The Climate of Man
A Great (i mean GREAT) NPR Connection program. I just wish they would have found an answer to the question: Why is the United States the only developed nation that is still debating climate change. (although, as Elizabeth Kolbert points out, the debate is among people on the street, but there really is no devbate among scientists anymore.)
Some scientists have coined a new word to describe the age we are living in. They call it the anthropocene -- or age of man -- because of the dramatic way that humans are changing the planet.
Look at the evidence for global warming: nearly every major glacier in the world is shrinking, the permafrost is melting, sea levels are rising and the earth's surface is getting hotter. But what is frightening many scientists is the speed of these changes -- and the fear that it will be impossible to reverse them.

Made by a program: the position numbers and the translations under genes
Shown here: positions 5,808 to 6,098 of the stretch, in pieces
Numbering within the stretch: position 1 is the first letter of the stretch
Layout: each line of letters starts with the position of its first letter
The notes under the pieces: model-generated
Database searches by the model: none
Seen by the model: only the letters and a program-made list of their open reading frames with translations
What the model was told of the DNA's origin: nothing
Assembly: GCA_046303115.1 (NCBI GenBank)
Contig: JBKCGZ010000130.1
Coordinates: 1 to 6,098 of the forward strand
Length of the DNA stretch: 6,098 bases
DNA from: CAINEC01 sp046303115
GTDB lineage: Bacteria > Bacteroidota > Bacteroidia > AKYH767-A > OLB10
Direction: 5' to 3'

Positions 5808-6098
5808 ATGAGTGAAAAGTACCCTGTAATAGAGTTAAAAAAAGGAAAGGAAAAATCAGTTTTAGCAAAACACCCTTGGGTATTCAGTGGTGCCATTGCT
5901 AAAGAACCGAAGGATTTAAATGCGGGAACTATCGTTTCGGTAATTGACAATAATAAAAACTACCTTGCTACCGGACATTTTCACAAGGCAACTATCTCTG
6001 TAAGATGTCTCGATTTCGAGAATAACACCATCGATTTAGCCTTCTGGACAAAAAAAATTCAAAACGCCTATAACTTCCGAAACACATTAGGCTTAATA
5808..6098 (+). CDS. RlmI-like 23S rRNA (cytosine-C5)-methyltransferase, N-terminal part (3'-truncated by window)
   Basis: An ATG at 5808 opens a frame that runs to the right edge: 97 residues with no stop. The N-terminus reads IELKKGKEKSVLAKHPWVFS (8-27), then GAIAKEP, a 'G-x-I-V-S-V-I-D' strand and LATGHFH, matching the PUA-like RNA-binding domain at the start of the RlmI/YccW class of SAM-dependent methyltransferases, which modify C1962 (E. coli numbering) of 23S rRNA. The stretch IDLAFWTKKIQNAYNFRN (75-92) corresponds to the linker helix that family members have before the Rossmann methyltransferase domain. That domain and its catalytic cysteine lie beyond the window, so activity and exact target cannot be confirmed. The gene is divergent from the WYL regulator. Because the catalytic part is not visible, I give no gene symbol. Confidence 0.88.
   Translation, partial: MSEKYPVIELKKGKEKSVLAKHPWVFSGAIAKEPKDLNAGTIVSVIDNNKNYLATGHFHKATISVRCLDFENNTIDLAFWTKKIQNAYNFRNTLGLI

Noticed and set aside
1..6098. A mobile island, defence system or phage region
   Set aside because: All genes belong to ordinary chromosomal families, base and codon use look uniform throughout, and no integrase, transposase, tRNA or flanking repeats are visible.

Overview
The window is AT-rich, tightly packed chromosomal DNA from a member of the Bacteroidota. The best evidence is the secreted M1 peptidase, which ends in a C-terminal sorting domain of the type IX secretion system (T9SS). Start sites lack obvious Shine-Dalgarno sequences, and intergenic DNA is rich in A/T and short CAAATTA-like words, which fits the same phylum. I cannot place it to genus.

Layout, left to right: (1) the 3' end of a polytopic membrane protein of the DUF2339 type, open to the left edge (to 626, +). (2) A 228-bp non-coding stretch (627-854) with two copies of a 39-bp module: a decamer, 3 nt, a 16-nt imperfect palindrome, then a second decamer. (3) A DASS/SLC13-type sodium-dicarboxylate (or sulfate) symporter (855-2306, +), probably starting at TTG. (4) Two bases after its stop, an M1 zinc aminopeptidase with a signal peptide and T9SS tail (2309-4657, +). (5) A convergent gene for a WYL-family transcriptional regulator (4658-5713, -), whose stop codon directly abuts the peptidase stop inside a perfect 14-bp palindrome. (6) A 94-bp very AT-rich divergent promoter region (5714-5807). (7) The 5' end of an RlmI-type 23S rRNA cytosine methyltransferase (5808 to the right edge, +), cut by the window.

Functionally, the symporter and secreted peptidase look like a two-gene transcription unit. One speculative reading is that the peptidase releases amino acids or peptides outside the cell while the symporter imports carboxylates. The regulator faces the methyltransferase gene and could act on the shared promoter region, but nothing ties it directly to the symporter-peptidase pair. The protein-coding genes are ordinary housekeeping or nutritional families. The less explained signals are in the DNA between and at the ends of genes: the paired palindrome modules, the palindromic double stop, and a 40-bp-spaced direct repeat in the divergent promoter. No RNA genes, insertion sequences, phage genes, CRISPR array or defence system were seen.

The writer Elizabeth Kolbert traveled around the world, talking to the people and places most affected by melting ice, warmer oceans, and raging forest fires. She says that Americans are among the only people in the world not to make the links between their own actions and the changing climate.
Unfortunatly, the New Yorker article seems to be moved or taken off-line.